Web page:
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CSICon 2019

October 16-20
Flamingo Hotel Las Vegas

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Brian Greene

Brian Greene is a professor of physics and mathematics at Columbia University, and is recognized for a number of groundbreaking discoveries in his field of superstring theory. His books, The Elegant UniverseThe Fabric of the Cosmos, and The Hidden Reality, have collectively spent 65 weeks on The New York Times bestseller list.

Julia Sweeney

Julia Sweeney is a comedian, well known for her years on Saturday Night Live and for her popular character, Pat.  She has created several acclaimed one-person shows, in particular 2006's Letting Go of God which chronicles her journey from Catholicism to Atheism.  She is currently on the two TV shows, Hulu's Shrill, and Showtime's Work-in-Progress.  She is based in Los Angeles.

Richard Dawkins

Richard Dawkins is one of the most respected scientists in the world and an internationally best-selling author. Among his books are The Selfish GeneThe God Delusion, and his autobiography A Brief Candle in the Dark. He is a fellow of the Royal Society and of the Royal Society of Literature.

Britt Marie Hermes

Britt Hermes is a writer, scientist, and a former naturopathic doctor. She practiced as a licensed naturopath in the United States for three years and then left the profession after realizing naturopathy is a pseudoscientific ideology. She now writes to expose issues with naturopathy, the current rising profession in alternative medicine.


Banachek is respected as the greatest Mentalist/Mindreader in the world.  It is very hard to find a single mentalist or magician living today that is not using one of Banachek's effects or applying one of his subtleties.  He has put more magic on Television than any other magician in history. Luckily Banachek is also a skeptic and debunker of charlatans and mentalist techniques.

See the Full Lineup


Join us at CSICon 2019

October 16-20 at the Flamingo Resort in Las Vegas

People are finally starting to wake up.

  • Anti-vaxxers: Denounced as a danger to public health.
  • Climate science deniers: Exposed as ideological zealots.
  • Celebrity psychics: have been caught red-handed using trickery.
  • Homeopathy: Debunked as fake medicine.
  • Flat-Earthers: …seriously?

Skeptics must seize this moment, as misinformation is colliding with reality in plain sight. Now is the time for the brightest minds in science and reason to come together to turn the tide against pseudoscience, conspiracy theories, and alternative facts.

And naturally, we should do it in Vegas. It’s more fun that way.


Wednesday, October 16th

Details coming soon.

Presented by

James Alcock

Professor of Psychology at York University, Toronto

Loren Pankratz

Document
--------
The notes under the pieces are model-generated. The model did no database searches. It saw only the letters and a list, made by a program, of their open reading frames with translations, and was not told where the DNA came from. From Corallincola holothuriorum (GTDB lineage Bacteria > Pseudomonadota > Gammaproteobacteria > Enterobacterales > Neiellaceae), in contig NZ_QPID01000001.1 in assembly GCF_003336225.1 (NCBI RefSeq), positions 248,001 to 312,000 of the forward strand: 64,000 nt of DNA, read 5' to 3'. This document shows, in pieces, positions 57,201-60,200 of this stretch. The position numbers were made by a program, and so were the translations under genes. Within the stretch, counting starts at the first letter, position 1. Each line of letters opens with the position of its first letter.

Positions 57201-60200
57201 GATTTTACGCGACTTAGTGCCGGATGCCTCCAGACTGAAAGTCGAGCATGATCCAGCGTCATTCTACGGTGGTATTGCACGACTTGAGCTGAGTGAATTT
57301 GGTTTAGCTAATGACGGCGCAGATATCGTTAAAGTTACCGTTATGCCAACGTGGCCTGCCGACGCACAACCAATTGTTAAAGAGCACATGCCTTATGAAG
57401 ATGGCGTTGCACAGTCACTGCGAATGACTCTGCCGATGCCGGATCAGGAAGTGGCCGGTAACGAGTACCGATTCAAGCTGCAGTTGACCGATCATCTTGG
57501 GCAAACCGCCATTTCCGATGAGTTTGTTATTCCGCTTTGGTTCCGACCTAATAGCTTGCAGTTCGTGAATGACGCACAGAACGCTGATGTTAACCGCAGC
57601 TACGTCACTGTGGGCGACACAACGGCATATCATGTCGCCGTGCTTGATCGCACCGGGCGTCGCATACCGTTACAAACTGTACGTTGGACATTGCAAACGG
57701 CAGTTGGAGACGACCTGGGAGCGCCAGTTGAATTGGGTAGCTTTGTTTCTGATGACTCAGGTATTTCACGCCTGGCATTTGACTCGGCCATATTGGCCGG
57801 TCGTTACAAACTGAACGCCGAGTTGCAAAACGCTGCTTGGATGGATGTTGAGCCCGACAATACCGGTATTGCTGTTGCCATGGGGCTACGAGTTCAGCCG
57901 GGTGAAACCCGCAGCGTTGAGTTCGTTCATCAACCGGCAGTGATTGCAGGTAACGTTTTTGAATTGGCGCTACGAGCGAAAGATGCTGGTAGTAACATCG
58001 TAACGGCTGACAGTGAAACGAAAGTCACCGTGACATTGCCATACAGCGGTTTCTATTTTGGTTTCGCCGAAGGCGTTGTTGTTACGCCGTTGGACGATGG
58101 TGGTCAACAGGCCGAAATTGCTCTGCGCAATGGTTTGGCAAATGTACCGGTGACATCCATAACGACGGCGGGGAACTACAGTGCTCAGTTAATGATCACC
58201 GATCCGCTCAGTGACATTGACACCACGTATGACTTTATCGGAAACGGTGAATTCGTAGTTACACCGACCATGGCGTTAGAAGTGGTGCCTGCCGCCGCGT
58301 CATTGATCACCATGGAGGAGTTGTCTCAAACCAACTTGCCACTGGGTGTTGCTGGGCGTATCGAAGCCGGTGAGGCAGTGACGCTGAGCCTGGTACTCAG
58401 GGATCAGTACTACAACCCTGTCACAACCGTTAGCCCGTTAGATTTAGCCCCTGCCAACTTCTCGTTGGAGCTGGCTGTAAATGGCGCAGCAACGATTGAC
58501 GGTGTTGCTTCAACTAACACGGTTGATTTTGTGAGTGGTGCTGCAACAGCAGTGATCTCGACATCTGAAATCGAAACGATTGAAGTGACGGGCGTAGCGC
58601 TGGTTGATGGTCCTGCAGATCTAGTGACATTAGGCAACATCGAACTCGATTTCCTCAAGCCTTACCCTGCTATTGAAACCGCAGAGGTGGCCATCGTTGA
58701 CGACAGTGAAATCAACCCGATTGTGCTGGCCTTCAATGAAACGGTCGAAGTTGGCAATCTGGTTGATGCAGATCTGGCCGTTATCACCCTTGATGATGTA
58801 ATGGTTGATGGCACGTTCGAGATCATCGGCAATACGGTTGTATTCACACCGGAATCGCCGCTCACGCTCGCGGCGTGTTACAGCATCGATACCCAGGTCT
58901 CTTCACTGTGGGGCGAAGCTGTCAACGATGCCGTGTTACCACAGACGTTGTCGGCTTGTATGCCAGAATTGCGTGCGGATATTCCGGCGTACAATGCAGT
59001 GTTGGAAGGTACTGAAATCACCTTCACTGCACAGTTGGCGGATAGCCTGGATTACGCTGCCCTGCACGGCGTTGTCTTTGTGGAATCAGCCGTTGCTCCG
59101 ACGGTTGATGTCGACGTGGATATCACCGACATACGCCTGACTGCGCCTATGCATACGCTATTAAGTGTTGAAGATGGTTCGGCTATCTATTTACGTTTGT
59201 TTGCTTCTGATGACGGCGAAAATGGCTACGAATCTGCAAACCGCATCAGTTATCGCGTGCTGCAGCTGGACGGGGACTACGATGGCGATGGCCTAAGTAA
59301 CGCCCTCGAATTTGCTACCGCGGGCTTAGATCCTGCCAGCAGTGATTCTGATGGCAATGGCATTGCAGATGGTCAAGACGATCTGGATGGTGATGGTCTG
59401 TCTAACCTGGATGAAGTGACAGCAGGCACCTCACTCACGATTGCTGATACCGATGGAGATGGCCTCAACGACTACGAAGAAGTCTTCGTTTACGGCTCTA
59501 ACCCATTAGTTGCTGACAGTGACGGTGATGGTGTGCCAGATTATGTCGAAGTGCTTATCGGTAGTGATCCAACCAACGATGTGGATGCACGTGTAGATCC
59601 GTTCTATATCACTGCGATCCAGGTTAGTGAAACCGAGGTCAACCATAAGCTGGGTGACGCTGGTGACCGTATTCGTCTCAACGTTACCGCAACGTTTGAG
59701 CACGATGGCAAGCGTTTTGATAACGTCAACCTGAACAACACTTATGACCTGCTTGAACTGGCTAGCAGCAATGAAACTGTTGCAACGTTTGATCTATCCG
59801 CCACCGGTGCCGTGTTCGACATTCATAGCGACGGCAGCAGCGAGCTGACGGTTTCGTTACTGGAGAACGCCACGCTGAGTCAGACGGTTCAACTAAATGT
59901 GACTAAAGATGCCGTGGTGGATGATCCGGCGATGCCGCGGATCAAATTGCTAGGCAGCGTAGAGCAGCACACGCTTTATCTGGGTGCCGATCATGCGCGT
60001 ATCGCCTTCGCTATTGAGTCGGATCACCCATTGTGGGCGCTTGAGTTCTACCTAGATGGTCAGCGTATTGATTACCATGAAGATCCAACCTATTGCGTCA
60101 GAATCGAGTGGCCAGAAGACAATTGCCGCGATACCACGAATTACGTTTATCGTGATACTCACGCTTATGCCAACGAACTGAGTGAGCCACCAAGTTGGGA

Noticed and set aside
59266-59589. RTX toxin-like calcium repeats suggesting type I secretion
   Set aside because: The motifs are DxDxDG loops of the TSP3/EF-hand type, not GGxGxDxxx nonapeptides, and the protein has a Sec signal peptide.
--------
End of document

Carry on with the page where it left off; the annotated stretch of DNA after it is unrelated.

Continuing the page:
Ray Hyman


Thursday, October 17th

8:00 AM | Registration

“It is easier to judge the mind of a man by his questions rather than his answers.” — Pierre-Marc-Gaston, duc de Lévis (1764-1830)

We like answers. We like to know them and to give them. Sometimes we want others to think we are smart or knowledgeable, so we jump to give answers rather than ask questions.  And the questions we do ask are sometimes based more on our personal assumptions and biases than they are about getting to the real answer.

Skeptical thinking is more about asking good questions than knowing good answers. In this interactive workshop, we will practice methods for posing questions that lead to better understanding and new ideas, while avoiding bias and hasty assumptions.

Presented by

Chip Denman

Professor, Statistician

Grace Denman

Skepticism Activist

This workshop is for the skeptic that is interested in making a difference by finding realistic and practical methods of fighting back against the nonsense we see in society every day. Mark Edward and Susan Gerbic are involved in hands-on activism interactions. Focusing on the current results of their activities since CSICON 2018, their successful psychic stings on “grief vampires” will be discussed in detail. For the most recent results visit and read the section on grief vampires under the Susan Gerbic tab with special attention to the NYTimes article by Jack Hitt and the Holy Koolaid video interview.

Presented by

Mark Edward


Susan Gerbic

Skeptical Junkie, Wikipedia Activist

Our world is full of strange mysteries; ghosts, monsters, UFOs, alleged miracles, and so on. In this workshop, Kenny Biddle and Jim Underdown will share some of the techniques they employ to investigate and solve these extraordinary mysteries. They’ll discuss tips and techniques for investigating, and do a deep-dive into a few case files that demonstrate how these techniques were instrumental in breaking the case and solving the mystery. The workshop will wrap up with a Q&A session, giving attendees an opportunity to pick the brain of the hosts.

Presented by

Jim Underdown

Investigator, Podcast Host

Kenny Biddle

Science Enthusiast, Paranormal Photography Investigator

Details coming soon.

Presented by

Ray Hall

Professor of Physics at California State University

7:00 PM | Opening Reception

8:00 PM–9:00 PM | Kurt Andersen Presentation

Friday, October 18th

8:00 AM | Registration & Bookstore

8:45 AM | Opening Remarks

It is imperative to understand why we fall for bullshit if we are ever to effectively overcome it. I will discuss the cognitive science of human beliefs with a specific focus on political fake news and new-age woo (“pseudo-profound bullshit”). I propose that the all-too-human propensity to reflexively rely on our gut feelings and intuitions in lieu of more analytic thinking processes is the key to understanding why we fall for bullshit.

Presented by

Gordon Pennycook